Today I decided I would walk the walk and not just talk the talk. You will certainly see me advocating all sorts of good positive change, going for it and such on this very blog. Part of it is certainly because these are all things I am trying to do for myself. If I speak of how people should put themselves out there and try some wacky things, it’s because I know I need to do the same.
Well, today was a day for me to do less yapping and a little more doing. So, I took my jazzy new snowboarding outfit and headed on off to Ski Butternut up in Great Barrington, MA to finally give snowboarding a whirl. It’s something I’ve been meaning to do for quite a while and did a ton more talking about wanting to go than just getting up off my butt and just going.
I figured taking a vacation day to extend my weekend to 3 days would be just the thing.
I’m not gonna lie to you… when I actually arrived and saw all those people who just effortlessly glided down the mountain on their skis or snowboards, I got pretty nervous. I’ve been skiing about 5 or 6 times in my life, but it’s probably been at least… ohh… 12 years since I last went? And snowboarding is really nothing like skiing.
But I pressed on, signed up for a lesson and off I went for my 1 hour lesson. How did it go? Well… much of my day looked pretty much like this:
Yup. On my butt and looking down the bunny hill, wondering how the hell I was actually going to get back on my feet.
So what did I learn on this brisk and sunny New England day?
- Don’t take yourself too seriously. I knew going into all of this that if I was going to get all bent out of shape, it would be a wasted vacation day. I hate wasting vacation days.
- Kids tend to be pretty good at skiing and snowboarding because they are too young to be afraid. I could hardly count how many kids… and as young as 6 or so… just firing down the slope with complete ease. It makes me chuckle to think as we age and allegedly get smarter or more “wise”, we also tend to become less playful and much more reserved. Kids just go for it and worry about the consequences later. While that approach is not going to be ideal for all circumstances of an adult life, I fully believe we can all benefit from having this more in our lives every day. Yes, I said every day.
- It’s good to stop being “that guy”. Oh and which guy might that be? You know the one. “Dude, I am totally going to go skydiving. Seriously. It’s gonna be aaaaawesome.” Except he has been saying that for 5 years. When it came to snowboarding, I was totally that guy… and that guy can be so annoying. It’s fine to want to do something cool or fun or daring, but talking about it any longer than 1 year is just ridiculous. And yes, I just made up that 1 year mark, but it now feels super-official to me. I am the rule-maker… FEAR ME.
- Snowboarding gear is almost absurdly complicated. I love my snowboarding pants and jacket. They are 100% powerful sweet, no doubt about it. But damn, do they have a lot of pockets, zippers, vents, snaps and doo-hickeys. I must say I do like the pocket with the vent hole so I can safely tuck away my iPod and run the headphones up through my jacket. I am still convinced I overlooked a few features. If the jacket had an emergency parachute in the event you fell off a cliff, I would not even be remotely surprised.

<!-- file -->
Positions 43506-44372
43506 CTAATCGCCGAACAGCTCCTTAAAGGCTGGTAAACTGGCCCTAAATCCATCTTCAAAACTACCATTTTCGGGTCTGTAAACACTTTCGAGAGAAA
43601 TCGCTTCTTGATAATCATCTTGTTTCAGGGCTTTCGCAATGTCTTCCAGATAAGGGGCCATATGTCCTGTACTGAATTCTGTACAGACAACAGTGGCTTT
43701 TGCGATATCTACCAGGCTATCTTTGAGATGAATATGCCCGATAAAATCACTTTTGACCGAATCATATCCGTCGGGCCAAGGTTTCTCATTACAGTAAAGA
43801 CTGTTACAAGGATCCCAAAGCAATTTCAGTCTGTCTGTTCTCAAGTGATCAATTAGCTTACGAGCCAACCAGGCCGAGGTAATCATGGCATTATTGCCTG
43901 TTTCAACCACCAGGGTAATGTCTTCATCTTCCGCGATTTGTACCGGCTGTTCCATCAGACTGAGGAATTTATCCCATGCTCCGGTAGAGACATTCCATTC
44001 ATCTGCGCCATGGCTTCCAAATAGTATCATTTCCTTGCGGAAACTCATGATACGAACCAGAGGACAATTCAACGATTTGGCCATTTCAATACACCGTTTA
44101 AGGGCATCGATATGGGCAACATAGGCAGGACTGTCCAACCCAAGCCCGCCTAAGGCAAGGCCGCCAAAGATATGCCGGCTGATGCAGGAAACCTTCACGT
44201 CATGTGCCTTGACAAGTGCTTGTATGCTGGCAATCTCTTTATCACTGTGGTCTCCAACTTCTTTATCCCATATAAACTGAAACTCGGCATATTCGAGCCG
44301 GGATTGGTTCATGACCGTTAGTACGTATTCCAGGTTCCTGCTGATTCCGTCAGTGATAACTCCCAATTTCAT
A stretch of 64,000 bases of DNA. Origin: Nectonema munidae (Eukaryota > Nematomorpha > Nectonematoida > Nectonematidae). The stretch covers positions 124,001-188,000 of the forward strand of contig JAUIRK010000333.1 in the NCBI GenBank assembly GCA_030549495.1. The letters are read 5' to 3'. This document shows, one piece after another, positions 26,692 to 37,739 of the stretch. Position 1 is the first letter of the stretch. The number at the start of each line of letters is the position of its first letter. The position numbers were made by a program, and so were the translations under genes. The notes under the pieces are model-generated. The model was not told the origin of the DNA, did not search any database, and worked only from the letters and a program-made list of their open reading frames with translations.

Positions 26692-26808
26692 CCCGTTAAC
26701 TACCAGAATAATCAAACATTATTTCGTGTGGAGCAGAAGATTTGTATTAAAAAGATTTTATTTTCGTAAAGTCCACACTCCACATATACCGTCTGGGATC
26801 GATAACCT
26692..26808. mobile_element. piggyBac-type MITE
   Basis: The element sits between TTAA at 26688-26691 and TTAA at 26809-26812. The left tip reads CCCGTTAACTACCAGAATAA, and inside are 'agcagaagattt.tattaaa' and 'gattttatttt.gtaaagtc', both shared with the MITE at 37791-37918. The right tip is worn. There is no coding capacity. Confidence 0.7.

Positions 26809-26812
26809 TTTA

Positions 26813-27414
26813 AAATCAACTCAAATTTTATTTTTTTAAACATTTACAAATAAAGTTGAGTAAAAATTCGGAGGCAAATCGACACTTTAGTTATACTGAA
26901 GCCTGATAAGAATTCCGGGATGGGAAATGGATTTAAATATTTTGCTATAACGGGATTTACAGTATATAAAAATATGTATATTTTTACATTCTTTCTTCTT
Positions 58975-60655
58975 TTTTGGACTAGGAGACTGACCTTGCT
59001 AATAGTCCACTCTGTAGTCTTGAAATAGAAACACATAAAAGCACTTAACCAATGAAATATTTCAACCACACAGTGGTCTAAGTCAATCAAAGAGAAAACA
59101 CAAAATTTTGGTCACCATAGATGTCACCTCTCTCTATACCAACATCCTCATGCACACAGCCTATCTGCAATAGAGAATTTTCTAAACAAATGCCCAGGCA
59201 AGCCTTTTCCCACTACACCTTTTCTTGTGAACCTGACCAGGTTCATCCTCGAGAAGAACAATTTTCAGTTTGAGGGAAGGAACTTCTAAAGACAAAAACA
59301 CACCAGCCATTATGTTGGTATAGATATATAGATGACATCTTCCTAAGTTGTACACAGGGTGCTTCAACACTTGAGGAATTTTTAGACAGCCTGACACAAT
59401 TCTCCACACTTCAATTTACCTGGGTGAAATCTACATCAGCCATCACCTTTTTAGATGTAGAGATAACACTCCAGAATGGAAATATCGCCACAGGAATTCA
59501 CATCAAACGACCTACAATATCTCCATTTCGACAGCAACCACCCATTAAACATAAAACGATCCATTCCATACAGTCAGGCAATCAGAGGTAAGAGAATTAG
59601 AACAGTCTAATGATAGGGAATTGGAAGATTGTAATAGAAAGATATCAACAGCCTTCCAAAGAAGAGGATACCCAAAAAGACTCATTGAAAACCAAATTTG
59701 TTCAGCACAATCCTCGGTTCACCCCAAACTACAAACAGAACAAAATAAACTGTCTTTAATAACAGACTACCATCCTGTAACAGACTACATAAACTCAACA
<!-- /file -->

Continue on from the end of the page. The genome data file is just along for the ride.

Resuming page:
So that was my new experience today and it was pretty fun. A few of the falls were tough and just getting back onto my feet was a challenge, but I kept at it as best I could. I only decided to call it a day when one of my falls was a little TOO hard and jerked my neck and head pretty hard. I figured that was my sign to stop.
I’m just happy I got off my butt, tried something new and shed my “that guy” title… at least for snowboarding. Now if I can only get my running with the bulls in Pamplona plan in motion… and I am not even kidding about that a little bit.
2 Replies to “Adventures in Self-Discovery: Snowboarding”
Good for you!! Your item 2 also made me think of an article I recently read regarding obesity and it eloquently pointed out that if we got even a fraction of the activity we did as children, obesity would not exist! I can remember putting on my snow “stuff” a la The Christmas Story back in the day and coming home ONLY to use the facilities – and that was usually at the last possible minute (maybe a little TMI). We never stopped – now, I can barely get going 😉
I can completely believe that. I am fully convinced that one of the biggest problems we face as adults is being stuck in office chairs all day long at work. My back never gave me as much trouble as it did when I began my adult life and was working full time. And on top of that, while work may not be a true physical chore like it was in Ye Olden Days, it certainly can be pretty draining such that getting out of work and then being active can seem like such a challenge.
I am trying to get myself to get up and walk around for even a few minutes multiple times a day. It gets the blood flowing and gives me a second to clear my head, which only helps out with whatever I was working on.
Love the snow suit analogy though. 🙂